I’ve always found the trend of softer bands using heavy-as-fuck album and song titles interesting. Perhaps I’m just thinking of The Pixies with a song like “Gigantic” when, at the time, they were anything but, or maybe that albino from The Arcade Fire getting all pissy on Saturday Night Live and smashing his acoustic. Either way, I’ve always noted a kind of movement that was either grasping at irony or bands coming to terms with their shame as wimpy indie rock. These contrasts interest me. I’m sure there are more I just find it hard to think of them. Nevertheless, Ghost of the Russian Empire named their album The Mammoth, and on the outset there seems little that would indicate that they are indeed mammoth in any sense. The only thing the band seem to be heavy on is the reverb.
GOTRE, to sum it up, play a kind of dirge-pop. One that is filled with emotional ambiguity when not stuck on infernal sadness, one that can likely be derived from countless listens of Amnesiac. While much of the sounds of this album swing aimlessly in expansiveness, the bass lines are refreshingly polished, the same goes with the drums, tight and perfected.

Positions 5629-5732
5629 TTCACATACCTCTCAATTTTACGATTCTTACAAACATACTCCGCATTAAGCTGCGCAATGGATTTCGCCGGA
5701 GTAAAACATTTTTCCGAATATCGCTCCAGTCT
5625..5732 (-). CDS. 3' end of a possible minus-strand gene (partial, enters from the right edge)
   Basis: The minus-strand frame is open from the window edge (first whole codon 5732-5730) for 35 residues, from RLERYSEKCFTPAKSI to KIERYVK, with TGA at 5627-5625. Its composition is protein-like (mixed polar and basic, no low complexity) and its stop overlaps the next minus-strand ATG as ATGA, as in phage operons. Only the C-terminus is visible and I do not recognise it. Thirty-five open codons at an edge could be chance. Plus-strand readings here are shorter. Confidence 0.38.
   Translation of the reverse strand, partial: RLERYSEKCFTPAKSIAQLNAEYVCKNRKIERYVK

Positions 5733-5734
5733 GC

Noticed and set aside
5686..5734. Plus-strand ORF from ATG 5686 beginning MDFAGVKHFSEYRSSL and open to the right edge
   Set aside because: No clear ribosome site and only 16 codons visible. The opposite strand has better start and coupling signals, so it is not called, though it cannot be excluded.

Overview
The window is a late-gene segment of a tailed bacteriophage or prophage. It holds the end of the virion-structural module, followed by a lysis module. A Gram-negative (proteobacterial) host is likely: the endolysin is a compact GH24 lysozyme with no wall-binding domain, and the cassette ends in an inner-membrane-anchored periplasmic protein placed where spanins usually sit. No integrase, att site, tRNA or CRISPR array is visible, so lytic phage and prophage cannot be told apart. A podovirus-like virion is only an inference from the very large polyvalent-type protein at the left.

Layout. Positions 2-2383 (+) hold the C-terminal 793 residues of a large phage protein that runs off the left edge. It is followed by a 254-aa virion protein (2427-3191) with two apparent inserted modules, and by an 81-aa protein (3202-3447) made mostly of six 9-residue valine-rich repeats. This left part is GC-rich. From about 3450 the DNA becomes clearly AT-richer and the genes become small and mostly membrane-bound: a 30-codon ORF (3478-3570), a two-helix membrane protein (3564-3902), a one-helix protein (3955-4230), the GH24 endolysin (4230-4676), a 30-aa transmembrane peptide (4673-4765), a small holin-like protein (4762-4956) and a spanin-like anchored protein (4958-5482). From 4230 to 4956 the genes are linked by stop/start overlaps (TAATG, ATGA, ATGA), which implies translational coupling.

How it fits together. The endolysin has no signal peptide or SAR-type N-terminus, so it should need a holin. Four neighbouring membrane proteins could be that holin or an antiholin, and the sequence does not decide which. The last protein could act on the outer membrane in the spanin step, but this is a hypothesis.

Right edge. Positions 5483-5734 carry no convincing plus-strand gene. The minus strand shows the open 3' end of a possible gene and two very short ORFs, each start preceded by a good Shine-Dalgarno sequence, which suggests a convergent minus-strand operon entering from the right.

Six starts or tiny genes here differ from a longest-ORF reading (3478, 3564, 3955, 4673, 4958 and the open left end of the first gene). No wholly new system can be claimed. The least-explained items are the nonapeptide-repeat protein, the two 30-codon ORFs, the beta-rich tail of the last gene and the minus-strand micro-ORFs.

But upon further exploration, there is somewhat of an emotional weightiness to it that I’ve yet to see in other bands of this ilk in recent years. Some of the lyrics are simplistic and implied as low-priority since they’re indecipherably sung in whimsical croons. Still, GOTRE have a way of creating odd soundscapes with brief lyrics that read like vignettes of inner anxiety and apocalyptic turmoil which is effective if one pictures a narrator helplessly fretting in some one-colored room about disasters that have yet to happen but senses that they are on the verge within moments.
The titles further reflect the midnight-in-America vibes sounding as if they were throwaways from Robert A. Heinlein or Theodore Sturgeon. It’s difficult for me to say what song really stands out. They are all consistent with the band’s threefold post-punk aesthetic, but it’s the little things that stick out. “Bleeding Machines” uses a great plug-in feedback intro that, although not new in anyway, is riveting. The title tack sounds the most optimistic, and in some ways it is, in a sense that, while everything is fucked up beyond repair, there is still a sense of satisfaction and reverie before trotting off into some kind of doom.
Radiohead – Hail to the Thief
Chapterhouse – Whirlpool
Swervedriver – Raise